I recently spent a good amount of time in the office of my local Department of Motor Vehicles (DMV). In my experience, the DMV is an unhappy place. Typically one must go there to pay a tax, take an exam, or do something else unpleasant. One can count on the fact that one’s task will require one to populate a surfeit of detailed forms with the most banal autobiographical information possible, and, on top of that, one will likely have to queue for a long time in a dreary, crowded room with uncomfortable seats only to be told by an official that one has filled out the wrong forms and that one must start the entire process again.
It seems likely that in every society there are certain commonly shared experiences that typify in important ways characteristic features of life in that society and for this reason occupy a special place in the society’s collective consciousness. I think that visiting the DMV is one such experience for those of us who live in the United States. If you live in the United States, then you’ve probably been to the DMV at least once, and you’ve probably experienced a familiar sort of nebulous dissatisfaction with what goes on there. Try telling someone you’re going to the DMV, and you’ll likely get a sympathetic look and a horror story of some sort (similar things happen when you tell someone you’re getting your wisdom teeth removed). The DMV is one of the regular points of physical contact most of us have with the sprawling, depersonalized bureaucracies that form the foundation of our society. The rigidity and impersonality of the process, combined with the prima facie inconsequence of the tasks one is required to perform, tend to grate on creatures like us.
I’d like to suggest that the experience of going to the DMV is a microcosm of the experience of living in a society with a highly complex bureaucracy. In particular, I suggest that the emotional position one finds oneself in at the DMV represents in miniature the emotional position that our society tends to put us in. Let me explain.
The nebulous dissatisfaction one is prone to experience while visiting the DMV is, I think, a natural reaction to a rather bizarre, unpleasant, and perhaps sometimes unreasonable social situation. Normally in social situations dissatisfaction manifests itself in the form of attitudes that are directed at persons. Some of these, such as resentment, indignation, and disapprobation, are rooted in a perceived lack of good will or regard on the part of the attitude’s object towards oneself or others. Other attitudes, such as anger, exasperation, and disdain, are not inherently interpersonal but nevertheless often are directed at persons. Person-directed attitudes such as these play a role in regulating and ameliorating the interactions of individuals who inevitably have different points of view. They partly constitute the affective lens through which we perceive the world and our place in it, and without them human life and relationships would be unrecognizable. The problem is that these person-directed attitudes are often naturally elicited by, and yet inappropriate in, the DMV.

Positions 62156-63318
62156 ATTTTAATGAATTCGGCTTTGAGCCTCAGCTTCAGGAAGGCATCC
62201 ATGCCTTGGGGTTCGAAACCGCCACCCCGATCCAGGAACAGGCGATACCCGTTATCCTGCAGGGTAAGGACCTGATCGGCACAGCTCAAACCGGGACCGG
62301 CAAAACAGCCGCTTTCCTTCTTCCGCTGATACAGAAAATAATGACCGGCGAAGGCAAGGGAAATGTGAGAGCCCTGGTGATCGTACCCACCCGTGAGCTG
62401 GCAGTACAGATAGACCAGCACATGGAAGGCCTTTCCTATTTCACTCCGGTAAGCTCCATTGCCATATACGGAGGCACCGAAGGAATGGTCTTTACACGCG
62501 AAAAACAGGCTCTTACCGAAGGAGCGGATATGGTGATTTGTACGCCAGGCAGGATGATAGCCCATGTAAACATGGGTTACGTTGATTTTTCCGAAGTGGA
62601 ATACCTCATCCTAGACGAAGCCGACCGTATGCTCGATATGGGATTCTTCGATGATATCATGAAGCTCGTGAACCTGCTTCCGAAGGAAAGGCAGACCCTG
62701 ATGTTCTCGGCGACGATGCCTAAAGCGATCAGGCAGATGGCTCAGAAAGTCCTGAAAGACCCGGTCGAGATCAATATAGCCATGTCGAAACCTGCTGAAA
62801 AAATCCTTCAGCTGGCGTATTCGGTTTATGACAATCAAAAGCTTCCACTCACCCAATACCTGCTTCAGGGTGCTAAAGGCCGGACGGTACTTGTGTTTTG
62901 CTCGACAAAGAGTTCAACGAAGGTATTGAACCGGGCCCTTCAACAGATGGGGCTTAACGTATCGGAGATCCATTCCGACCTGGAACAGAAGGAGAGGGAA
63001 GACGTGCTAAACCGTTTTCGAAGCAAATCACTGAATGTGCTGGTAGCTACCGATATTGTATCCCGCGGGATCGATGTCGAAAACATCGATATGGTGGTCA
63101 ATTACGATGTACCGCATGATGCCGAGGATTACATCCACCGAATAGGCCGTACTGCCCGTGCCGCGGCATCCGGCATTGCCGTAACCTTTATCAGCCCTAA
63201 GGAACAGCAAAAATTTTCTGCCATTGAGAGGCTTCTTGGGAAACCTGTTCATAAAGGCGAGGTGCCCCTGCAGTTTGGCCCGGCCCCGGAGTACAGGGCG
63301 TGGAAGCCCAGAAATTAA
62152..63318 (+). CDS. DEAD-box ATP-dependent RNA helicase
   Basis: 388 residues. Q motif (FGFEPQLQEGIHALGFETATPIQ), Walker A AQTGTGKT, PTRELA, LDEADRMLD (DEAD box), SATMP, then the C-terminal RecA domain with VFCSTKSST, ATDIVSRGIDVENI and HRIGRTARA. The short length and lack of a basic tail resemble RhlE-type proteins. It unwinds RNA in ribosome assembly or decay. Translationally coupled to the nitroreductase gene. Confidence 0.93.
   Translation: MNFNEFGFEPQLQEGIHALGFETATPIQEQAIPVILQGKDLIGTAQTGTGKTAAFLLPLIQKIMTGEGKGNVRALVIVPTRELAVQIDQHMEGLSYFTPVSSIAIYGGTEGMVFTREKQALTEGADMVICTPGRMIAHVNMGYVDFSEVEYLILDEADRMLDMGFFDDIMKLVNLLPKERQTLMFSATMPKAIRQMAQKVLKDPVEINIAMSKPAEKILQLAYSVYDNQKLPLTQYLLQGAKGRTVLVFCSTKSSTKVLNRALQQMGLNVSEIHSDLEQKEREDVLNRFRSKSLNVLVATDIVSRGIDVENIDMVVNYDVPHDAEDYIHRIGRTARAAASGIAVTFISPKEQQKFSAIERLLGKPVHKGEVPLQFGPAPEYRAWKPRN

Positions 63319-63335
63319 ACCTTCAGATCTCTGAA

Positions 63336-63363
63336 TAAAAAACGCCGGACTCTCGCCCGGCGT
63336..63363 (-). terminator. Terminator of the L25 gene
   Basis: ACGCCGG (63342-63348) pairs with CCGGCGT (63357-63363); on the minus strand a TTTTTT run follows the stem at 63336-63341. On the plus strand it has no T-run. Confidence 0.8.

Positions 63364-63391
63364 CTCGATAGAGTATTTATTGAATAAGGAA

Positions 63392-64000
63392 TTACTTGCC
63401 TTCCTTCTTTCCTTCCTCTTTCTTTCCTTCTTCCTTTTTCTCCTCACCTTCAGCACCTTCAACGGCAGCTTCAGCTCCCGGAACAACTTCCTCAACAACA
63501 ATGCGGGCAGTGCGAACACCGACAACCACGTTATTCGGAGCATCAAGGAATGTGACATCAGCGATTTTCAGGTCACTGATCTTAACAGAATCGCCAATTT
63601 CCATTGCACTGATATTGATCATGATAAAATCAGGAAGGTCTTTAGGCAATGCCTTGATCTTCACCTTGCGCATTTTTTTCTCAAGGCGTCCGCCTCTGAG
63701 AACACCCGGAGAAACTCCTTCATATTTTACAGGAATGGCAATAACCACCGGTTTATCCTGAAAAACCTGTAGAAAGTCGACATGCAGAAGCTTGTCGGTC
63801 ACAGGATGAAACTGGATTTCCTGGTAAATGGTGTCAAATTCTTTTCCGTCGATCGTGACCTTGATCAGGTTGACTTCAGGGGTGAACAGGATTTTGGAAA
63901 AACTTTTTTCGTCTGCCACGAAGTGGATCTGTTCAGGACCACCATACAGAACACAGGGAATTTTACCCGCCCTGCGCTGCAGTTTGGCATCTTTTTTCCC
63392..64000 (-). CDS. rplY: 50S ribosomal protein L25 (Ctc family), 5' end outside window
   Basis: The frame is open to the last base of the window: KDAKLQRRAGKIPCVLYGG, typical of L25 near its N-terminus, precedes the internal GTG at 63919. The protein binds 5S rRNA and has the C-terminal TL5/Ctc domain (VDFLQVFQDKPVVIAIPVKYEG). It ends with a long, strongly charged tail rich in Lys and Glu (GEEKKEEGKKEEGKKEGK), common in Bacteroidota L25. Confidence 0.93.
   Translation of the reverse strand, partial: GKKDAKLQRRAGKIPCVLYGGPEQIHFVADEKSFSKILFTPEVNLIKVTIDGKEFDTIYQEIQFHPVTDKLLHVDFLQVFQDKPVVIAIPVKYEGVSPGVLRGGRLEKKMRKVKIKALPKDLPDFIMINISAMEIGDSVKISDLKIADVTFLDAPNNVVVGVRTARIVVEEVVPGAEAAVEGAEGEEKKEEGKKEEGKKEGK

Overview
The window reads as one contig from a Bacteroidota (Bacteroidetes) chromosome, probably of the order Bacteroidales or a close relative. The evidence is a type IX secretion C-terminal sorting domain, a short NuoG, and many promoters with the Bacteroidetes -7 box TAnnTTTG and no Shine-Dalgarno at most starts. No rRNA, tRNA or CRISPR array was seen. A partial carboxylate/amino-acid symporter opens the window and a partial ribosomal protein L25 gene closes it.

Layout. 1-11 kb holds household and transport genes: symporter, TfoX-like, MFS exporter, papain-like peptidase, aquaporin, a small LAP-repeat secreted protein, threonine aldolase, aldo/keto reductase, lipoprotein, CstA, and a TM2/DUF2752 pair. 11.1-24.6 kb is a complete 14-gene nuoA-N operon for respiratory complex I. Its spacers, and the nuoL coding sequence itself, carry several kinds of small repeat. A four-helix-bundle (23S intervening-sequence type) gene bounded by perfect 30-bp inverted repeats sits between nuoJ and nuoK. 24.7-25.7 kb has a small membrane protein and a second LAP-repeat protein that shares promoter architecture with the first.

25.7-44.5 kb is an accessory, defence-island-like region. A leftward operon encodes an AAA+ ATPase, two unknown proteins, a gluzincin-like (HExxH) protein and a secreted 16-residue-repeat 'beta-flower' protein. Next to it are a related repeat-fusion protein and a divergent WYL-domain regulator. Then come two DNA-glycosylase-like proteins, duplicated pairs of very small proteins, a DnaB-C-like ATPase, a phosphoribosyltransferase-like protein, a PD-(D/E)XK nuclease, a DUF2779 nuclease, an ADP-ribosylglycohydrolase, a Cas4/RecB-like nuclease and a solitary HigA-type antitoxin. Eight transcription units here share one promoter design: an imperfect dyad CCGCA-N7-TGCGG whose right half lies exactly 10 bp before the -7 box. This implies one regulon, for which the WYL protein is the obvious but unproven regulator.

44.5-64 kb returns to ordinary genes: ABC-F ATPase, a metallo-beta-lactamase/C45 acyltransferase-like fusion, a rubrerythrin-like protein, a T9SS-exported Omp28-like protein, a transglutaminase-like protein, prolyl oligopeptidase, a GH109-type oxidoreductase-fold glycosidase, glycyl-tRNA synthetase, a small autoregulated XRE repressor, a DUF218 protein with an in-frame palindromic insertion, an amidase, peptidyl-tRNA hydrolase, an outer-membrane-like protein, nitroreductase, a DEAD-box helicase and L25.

To make my point entirely concrete, let’s consider a specific case. In California, new residents are required to register their vehicles within sixty days, and to be registered one’s vehicle must first pass a rigorous smog test. A certain first-year philosophy graduate student and new California resident discovered that his car could not pass a smog test without expensive repairs, which he could not afford. Consequently, this graduate student delayed registering his car for some time. Eventually, however, this student was compelled to register his vehicle. His visit to the DMV for that purpose was, by most metrics, a disaster. Our hero had to queue for over an hour, bungled the paperwork at least once, and—murderer at the door!—was honest about how overdue his registration was, which resulted in his paying an exorbitant penalty.